Human rights lawyer: Hospital failings 'appalling'
A legal bid which revealed an NHS hospital trust's failings in basic day-to-day patient care has been described as "appalling" by the human rights lawyer, who took part in bringing in the legal action. Emma Jones, a lawyer with Leigh Day & Co said:
Vulnerable and elderly patients were left starving and thirsty, with drinks left out of reach, buzzers ignored and people not being taken to the toilet and instead left to sit in their own faeces by the very people meant to be caring for them.
There have been financial settlements, but what the families have always wanted all along is an apology, some have been waiting years.
An NHS hospital trust at the centre of reports on patient neglect has said in a statement that it accepted "care fell below the requisite standard" but added "significant" improvements had been made to levels of patient care.
Legal action has been taken against Worcestershire Acute Hospital Trust after claims that patients were left starving, dehydrated and left to wallow in their own excrement. The incidents are thought to have taken place between 2002 and 2011. In a statement today, it said:
The trust accepts that the care afforded to some patients, some years ago - between 2002 and 2009 - fell below the requisite standard and has apologised for the shortcomings.
Health Secretary: Hospital failings 'must not be repeated'
Health Secretary Jeremy Hunt has said he would be "keeping a careful eye" on reports of patient neglect at a hospital in Worcestershire.
He said: "I know most NHS staff including many at the Alexandra Hospital will be shocked to hear these stories. I want to support them in making sure that these awful experiences are not repeated.
"In future, we will be implementing a systematic way of measuring patients' experiences, both good and bad, so that the public can see how individual hospitals are doing at providing the highest possible standards of care."
Former nurse Patricia Brindle, aged 86, was left unwashed for 11 weeks after being admitted to an NHS hospital trust in February 2008, despite her son Peter begging nurses for her to be bathed, he said.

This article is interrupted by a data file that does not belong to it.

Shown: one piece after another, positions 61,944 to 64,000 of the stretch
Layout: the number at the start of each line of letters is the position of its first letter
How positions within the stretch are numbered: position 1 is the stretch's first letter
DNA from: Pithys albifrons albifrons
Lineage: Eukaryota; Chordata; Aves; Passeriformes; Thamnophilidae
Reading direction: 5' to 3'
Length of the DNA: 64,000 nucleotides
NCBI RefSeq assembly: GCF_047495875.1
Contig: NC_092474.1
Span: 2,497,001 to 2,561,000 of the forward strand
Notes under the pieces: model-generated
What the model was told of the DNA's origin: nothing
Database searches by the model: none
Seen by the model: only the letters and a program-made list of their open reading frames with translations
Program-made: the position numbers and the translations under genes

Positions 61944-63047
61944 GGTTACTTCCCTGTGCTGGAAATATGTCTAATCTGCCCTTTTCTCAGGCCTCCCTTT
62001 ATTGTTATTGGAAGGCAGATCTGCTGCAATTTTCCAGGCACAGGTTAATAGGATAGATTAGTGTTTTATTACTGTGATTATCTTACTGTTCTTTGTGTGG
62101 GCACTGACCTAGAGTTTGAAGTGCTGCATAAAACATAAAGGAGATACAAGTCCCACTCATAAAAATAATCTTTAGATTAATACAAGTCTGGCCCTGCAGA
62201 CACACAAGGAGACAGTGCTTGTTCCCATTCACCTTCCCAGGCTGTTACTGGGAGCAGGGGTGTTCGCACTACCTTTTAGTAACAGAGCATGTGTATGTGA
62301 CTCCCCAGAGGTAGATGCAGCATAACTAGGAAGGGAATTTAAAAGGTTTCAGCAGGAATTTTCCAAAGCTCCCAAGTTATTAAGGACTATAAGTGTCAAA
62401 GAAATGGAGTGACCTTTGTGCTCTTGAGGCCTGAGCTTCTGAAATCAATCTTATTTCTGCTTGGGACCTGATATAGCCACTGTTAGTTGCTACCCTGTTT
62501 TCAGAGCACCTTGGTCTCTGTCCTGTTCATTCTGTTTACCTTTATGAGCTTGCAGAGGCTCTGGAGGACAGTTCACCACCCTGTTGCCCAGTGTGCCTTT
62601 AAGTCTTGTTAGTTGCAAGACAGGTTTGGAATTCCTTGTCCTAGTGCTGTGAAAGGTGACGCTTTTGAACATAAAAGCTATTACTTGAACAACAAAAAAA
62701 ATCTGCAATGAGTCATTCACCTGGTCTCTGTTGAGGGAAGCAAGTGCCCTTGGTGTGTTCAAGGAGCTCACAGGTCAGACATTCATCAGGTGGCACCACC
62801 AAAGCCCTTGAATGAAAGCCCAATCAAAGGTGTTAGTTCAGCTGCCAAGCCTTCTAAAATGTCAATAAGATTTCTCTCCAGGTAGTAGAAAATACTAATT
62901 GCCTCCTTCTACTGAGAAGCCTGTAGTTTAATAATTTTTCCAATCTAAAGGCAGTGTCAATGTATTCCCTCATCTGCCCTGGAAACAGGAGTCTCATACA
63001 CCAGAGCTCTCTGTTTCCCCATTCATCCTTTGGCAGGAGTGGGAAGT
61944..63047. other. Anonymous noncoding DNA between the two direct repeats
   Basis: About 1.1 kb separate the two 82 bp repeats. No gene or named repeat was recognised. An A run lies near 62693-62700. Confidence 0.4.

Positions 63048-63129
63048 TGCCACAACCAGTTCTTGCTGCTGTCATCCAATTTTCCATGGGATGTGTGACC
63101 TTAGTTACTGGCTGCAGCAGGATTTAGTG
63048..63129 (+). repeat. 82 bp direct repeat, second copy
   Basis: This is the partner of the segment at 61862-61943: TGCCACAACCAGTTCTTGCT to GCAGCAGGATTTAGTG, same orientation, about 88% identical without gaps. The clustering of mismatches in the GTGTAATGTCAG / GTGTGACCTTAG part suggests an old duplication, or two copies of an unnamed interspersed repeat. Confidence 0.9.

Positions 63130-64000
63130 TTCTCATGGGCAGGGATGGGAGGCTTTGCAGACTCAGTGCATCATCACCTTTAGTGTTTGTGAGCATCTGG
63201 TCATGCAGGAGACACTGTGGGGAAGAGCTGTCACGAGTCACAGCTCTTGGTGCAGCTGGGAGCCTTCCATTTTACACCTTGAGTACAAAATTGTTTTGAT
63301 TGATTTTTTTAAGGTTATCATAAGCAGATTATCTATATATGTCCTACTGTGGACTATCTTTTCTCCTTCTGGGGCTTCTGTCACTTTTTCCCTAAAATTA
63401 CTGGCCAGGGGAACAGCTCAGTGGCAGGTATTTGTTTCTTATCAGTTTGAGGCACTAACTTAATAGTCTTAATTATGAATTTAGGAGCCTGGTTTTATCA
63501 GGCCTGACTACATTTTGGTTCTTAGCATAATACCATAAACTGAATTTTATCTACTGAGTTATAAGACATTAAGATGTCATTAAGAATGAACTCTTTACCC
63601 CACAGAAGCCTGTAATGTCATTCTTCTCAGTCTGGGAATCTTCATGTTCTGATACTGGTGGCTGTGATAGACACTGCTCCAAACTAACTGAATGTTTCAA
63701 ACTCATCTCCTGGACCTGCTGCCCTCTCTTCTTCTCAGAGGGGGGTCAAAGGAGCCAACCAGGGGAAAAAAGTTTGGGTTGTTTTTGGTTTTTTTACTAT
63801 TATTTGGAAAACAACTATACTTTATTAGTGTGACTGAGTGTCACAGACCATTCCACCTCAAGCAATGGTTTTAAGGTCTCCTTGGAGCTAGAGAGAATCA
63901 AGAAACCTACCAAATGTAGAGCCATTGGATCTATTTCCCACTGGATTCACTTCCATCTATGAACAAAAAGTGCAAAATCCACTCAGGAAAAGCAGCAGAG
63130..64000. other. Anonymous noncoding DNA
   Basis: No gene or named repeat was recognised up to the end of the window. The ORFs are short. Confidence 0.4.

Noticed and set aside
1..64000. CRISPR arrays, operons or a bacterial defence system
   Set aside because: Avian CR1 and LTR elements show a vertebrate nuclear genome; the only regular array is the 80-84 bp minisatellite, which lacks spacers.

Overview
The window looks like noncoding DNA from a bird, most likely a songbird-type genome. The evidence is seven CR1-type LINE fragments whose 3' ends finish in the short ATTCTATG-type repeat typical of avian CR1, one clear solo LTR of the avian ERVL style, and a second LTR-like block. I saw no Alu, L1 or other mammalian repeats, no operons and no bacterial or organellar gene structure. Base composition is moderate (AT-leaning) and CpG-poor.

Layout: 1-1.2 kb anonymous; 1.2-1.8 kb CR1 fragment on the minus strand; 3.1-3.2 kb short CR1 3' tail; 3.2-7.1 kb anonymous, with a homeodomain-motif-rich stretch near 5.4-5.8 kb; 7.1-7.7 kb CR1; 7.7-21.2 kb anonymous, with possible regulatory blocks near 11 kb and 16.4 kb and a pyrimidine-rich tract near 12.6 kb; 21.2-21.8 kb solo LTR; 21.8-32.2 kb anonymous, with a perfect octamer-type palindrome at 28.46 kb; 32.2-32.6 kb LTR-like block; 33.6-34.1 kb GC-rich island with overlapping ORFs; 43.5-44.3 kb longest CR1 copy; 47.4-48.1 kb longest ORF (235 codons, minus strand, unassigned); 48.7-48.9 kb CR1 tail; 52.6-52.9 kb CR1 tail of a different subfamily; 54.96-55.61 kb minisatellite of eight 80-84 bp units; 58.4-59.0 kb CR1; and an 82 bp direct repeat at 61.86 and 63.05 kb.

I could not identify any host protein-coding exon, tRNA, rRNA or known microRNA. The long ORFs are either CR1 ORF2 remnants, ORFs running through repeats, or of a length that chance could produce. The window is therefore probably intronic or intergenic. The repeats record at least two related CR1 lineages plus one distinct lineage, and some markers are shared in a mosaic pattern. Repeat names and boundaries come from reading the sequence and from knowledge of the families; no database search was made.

Legal action has been taken against Worcestershire Acute Hospital Trust after claims that patients were left starving, dehydrated and left to wallow in their own excrement. Mr Brindle, of Redditch, said:
"Nobody was doing their job, nobody could be bothered to take a bed pan in for my mother - this woman who had worked all her life, been a nurse, and never transgressed the law.
"She only had the misfortune to have a stroke and be left at the mercy of people who did just not give a damn."
Among those receiving an apology are the family of 73-year-old Colin White, who was admitted to the Alexandra Hospital in Redditch, in July 2009. His daughter Kim White, from Gloucester, described how there was "no respect or dignity" for her father during his stay at the hospital.
All we ever wanted was an apology, and the acknowledgement that my father was treated appallingly.
We also didn't want anyone else to go through the hell that my father went through.
Health Secretary "disgusted and appalled" at patient neglect
Health Secretary Jeremy Hunt said he is "disgusted and appalled" at reports of patient neglect at a hospital in Worcestershire. The worst instance of mistreatment at the Alexandra Hospital in Redditch was a patient starved to death, The Sunday Telegraph reported.
I am disgusted and appalled to read these accounts of what patients and their relatives went through.
These are examples of the sort of 'care' that should simply not happen in the NHS and there is no excuse for them.
We will be keeping a careful eye on this situation, and will take further action if necessary.
– Health Secretary Jeremy Hunt
The health trust concerned is writing to 38 families and is to admit its failings in each case, the newspaper said. In a statement, the trust issued an apology over its "shortcomings".